How To Handle Conditions In A Real Estate Offer
The offer is ticking. Every Agreement of Purchase and Sale has an expiry date. This is typically found on the last page of the document. You should take note of this time frame.
“How long is the offer left open?”
How long do you have to respond to the buyer?Depending on your market the offer may be left open for 2 days or 2 hours. Remember that you are in control. If you need more time to formulate a response or contact your lawyer, ask the buyer to extend the time for acceptance.
Take Note of the Time Frame of Offer
Stay Organised. Over the course of the offer there will be a number of different dates you will need to keep track of. Start organised and stay organised. Put the dates with what is due in your Google Calendar with reminders turned on, or whichever organisational tool you already use.
What is a Condition?
A condition is a way out for your buyer.
Sprinkled throughout your agreement of purchase and sale will be a number of conditions the buyer will need to accomplish before you can consider the property SOLD.
These are a way out for the buyer to walk from the deal if they need to, leaving you to put your property back on the market and re-list it as active.
If a buyer walks within the condition phase they will typically get their deposit back and be on their way.
The Big 3
The most common conditions.
Financing – Most buyers need it and will not waive the condition until it is absolutely secured. Some agreements of purchase and sale are very specific with regards to financing and will include the actual rate the buyer wishes to obtain along with the principal amount they are looking to achieve (amount they would like to put as a down payment).
Lawyer Approval – The buyer’s lawyer will do a complete title search on the property, make sure their are no leans or bad debt, as well as check for easements and do a complete review of the offer. If the lawyer finds any red flags you can bet they will be absolutely bringing it up with their buyer. It is also important to note that because of client confidentiality a lawyer can instruct their buyer to walk away from the deal and they do not have to provide a reason (within the condition period).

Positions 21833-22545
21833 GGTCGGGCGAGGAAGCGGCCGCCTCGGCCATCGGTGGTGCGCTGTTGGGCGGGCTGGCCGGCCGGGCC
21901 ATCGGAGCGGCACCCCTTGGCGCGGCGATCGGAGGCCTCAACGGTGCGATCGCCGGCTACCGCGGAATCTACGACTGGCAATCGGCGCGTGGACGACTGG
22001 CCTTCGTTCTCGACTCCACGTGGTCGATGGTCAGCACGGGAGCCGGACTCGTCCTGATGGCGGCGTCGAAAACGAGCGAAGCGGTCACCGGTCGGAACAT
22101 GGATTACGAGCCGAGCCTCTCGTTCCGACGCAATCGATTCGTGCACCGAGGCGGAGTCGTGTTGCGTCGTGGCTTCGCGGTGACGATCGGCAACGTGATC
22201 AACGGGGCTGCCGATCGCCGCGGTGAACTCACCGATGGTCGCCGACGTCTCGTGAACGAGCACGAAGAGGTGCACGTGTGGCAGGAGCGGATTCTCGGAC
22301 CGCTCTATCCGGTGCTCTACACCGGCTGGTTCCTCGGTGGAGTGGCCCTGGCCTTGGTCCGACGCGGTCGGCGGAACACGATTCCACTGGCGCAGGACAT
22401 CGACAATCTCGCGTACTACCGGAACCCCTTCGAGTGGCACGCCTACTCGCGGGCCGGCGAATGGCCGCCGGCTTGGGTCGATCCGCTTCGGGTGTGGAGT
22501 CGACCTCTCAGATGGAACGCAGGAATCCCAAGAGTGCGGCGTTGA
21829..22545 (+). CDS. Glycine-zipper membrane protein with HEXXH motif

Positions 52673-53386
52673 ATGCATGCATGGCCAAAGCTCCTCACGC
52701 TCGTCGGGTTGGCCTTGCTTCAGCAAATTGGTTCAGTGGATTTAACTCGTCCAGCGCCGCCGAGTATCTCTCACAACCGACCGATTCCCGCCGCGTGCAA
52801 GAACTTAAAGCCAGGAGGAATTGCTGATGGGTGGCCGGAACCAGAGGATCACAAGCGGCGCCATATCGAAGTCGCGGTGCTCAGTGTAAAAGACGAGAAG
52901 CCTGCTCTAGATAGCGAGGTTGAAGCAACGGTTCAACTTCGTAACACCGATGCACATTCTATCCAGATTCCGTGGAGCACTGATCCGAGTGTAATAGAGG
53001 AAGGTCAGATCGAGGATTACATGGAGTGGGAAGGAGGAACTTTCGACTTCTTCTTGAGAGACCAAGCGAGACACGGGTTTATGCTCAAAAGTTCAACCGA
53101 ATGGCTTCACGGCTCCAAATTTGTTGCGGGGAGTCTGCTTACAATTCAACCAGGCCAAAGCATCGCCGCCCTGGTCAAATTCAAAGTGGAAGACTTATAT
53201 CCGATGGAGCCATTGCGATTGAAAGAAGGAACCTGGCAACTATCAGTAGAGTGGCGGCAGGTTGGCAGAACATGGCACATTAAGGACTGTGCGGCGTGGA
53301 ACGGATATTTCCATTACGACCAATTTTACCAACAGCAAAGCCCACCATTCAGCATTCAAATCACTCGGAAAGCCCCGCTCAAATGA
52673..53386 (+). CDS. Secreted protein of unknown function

Inspection – The inspection is a cause for a lot of head aches for sellers. So much so, we have devoted the whole next lesson to negative inspections. Be prepared for a negative inspection. It is not the inspectors job to write a report about how great the property is. They are only looking for negatives. One way you can combat the inspection is get a pre-inspection done prior to listing. You will be able to make any changes necessary that may hurt you during the offer and better prepare yourself for the negotiations.
Everything is Negotiable
Don’t like a certain request from the buyer? Change it.
The initial you offer you receive is not set in stone. Everything is negotiable. Now that you are aware of the impact a long conditions phase can have taking your property off the market, make sure you check those dates to ensure they are a length that work for you.
If you are worried about your buyer not being able to acquire financing in a competitive market, have them waive that condition.
You are in control. You have the power to dictate the course of the offer. Don’t let the other side push you around.